JERRY McBRIDE/Durango Herald
A bloodless but high-stakes revolution is under way at Durango High School.
On Tuesday, freshmen and sophomores arrived early to spend their morning holding hands, rock climbing, and scavenger hunting. The activities – typically lighthearted for the first day of school – were a Trojan Horse through which teachers would initiate them into Small Learning Communities, an ambitious new program that Durango School District 9-R hopes will improve academic performance by better engaging students.
Like Hogwarts’ houses in the Harry Potter book series, each of the SLCs at DHS has a distinct personality, its own geographic base on campus and an evocative name: Atlas, Basecamp and Da Vinci. (Technically, Big Picture High School also is an SLC, but it is off-campus, next to the district’s administration building.)
But unlike the fictional wizarding scholars of Hogwarts – who are sorted into Gryffindor, Ravenclaw, Hufflepuff and Slytherin by a strong-willed magical hat according to the properties of their soul – DHS students chose which SLC they enrolled in based on their learning styles.
Academically, SLCs are a big bet for the district, one on which it has spent money and time, and for which teachers underwent extensive retraining since 2010.
As the new principal of DHS, Leanne Garcia, formerly an assistant principal, is deeply invested in their success.
She replaces Diane Lashinsky, who resigned last year and now is principal of Blue Heron Middle School in Washington state.
Standing in DHS’s main entrance, Garcia, who is tall, calmly authoritative and a vivid if careful speaker, said that 95 percent of students are in their first-choice SLC and emphasized that though juniors and seniors would not be participating in SLCs, they, too, would benefit from teachers’ new techniques.
“The age of ‘because I told you to’” is over, said Garcia, as she walked away from the tennis courts where small teams of Basecamp underclassmen (motto: “Crew, Not Passengers”) had been building structures with deliberately baffling materials.
The winning model rose to 83 inches, and relied on erect straws – other teams’ straws wilted – to clinch victory. With patient coaching, the team eventually attributed their victory to leadership, teamwork and communication – Basecamp’s bedrock values.
Garcia said Basecamp, which has a male-female ratio of about 2-to-1 and is the largest SLC, was a pedagogic continuation of the Expeditionary Learning program that currently is in place at Miller and Escalante middle schools. Garcia said Basecamp’s primary methodology was hands-on experiences.
“Instead of telling them about being a mathematician, you have them do what a mathematician does,” she said.
Inside DHS on the second floor – Da Vinci’s dominion – administrators and teachers pressed their backs to the wall, as though bracing for a land mine. Moments later, Da Vinci kids exploded through the doors, intent on winning the scavenger hunt that teachers had designed to familiarize them with Da Vinci’s various classrooms.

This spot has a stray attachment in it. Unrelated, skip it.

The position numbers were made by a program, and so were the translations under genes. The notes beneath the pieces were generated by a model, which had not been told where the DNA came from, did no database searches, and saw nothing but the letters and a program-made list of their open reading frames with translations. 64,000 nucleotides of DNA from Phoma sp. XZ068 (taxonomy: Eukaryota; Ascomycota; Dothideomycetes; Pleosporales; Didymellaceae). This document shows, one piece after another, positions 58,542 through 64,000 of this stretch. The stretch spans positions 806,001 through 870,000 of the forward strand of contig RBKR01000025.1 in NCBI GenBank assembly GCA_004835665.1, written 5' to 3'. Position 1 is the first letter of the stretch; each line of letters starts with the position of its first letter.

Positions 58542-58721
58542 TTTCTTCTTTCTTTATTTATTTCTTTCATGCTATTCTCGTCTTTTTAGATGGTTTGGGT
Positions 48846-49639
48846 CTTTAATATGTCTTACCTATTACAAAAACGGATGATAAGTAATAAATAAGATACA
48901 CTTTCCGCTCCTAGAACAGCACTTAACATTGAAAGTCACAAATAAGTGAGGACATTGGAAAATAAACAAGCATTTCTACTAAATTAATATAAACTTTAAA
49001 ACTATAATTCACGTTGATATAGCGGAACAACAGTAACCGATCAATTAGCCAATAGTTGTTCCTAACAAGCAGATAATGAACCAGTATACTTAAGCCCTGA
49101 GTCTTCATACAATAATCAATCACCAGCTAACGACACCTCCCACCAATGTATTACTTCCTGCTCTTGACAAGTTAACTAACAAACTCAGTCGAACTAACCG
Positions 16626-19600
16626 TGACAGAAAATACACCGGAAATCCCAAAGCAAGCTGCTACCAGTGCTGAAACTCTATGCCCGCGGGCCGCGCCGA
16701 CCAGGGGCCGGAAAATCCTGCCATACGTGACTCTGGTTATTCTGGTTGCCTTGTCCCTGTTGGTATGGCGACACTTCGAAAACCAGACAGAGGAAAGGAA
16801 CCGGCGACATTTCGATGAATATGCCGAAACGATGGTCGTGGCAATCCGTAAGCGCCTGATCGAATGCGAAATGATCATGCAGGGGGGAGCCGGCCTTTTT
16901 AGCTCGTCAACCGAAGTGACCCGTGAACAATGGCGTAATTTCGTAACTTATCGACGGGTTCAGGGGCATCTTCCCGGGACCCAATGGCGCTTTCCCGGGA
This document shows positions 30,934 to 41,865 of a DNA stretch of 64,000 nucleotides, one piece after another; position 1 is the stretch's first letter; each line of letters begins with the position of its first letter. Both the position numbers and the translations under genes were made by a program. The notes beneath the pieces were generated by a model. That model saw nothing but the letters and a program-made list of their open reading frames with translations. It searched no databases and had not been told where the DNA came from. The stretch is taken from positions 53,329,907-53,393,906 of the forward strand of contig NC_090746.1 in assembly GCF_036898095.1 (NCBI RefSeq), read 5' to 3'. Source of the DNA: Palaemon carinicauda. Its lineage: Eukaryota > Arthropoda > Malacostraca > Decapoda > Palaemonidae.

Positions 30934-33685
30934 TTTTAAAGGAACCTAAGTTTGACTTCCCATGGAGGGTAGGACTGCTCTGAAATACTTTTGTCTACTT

“Sarah, get my pen,” yelled one girl, whose forearm was covered in doodles, racing through the hallway, holding the scavenger-hunt instructions above her head like a flag.
Garcia said Da Vinci, which is the smallest SLC, disproportionately attracted girls and is aligned with the STEM – or Science, Technology, Engineering and Mathematics – movement, which promotes creativity and innovation.
“How do you be creative in math? How do you sketch out a math problem the way an artist draws?” she asked.
Smiling Da Vinci students said they’d joined Da Vinci because “it’s creative,” “involved art,” and “you can draw in class and not get in trouble.”
Atlas, the final SLC, is based on the prestigious International Baccalaureate curriculum and quartered downstairs. Garcia said DHS was seeking IB authorization and hopes to get it in 2013.
Interestingly, there is no gender imbalance in Atlas. Atlas students take classes in eight subject areas – English, math, world languages, science, the arts, physical education, social studies and technology – an unusually broad education in high school.
“It’s internationally minded, emphasizes a holistic approach to academic, social and emotional growth,” Garcia said.
In the Atlas orientation, students played memory games, while in the adjoining room, they diagrammed the animating precepts of the Atlas education – “inquiry,” “communication” – many showing an impressive command of vocabulary.
At 9:30 a.m. Tuesday morning, three DHS freshmen discussed, rather ostentatiously, that they were playing hooky while aboard the trolley. One young woman mischievously insisted that she had “gotten lost.” A young man later suggested that the group “blow off the whole first week.”
Their behavior raises an uncomfortable question, one that educators heroically avoid: How educable are teenagers?
Every year, there are students who get into Harvard from terrible schools and students who drop out of terrific high schools. Every year, DHS fails some students, who drop out, become pregnant or get expelled.
Garcia said that with the majority of such students, “you see a disconnect between school and their personal lives. The point is to engage them.”
“When I was a high school student, I knew how to get good grades – but I wouldn’t say my high school experience had a lasting effect on me,” she said. “I did it because I had to do it, and I knew I was supposed to.
“But I don’t look back on it and think one aspect was instrumental in making me the person I am today. That’s why, with SLCs, I want so badly for students to be engaged,” she said.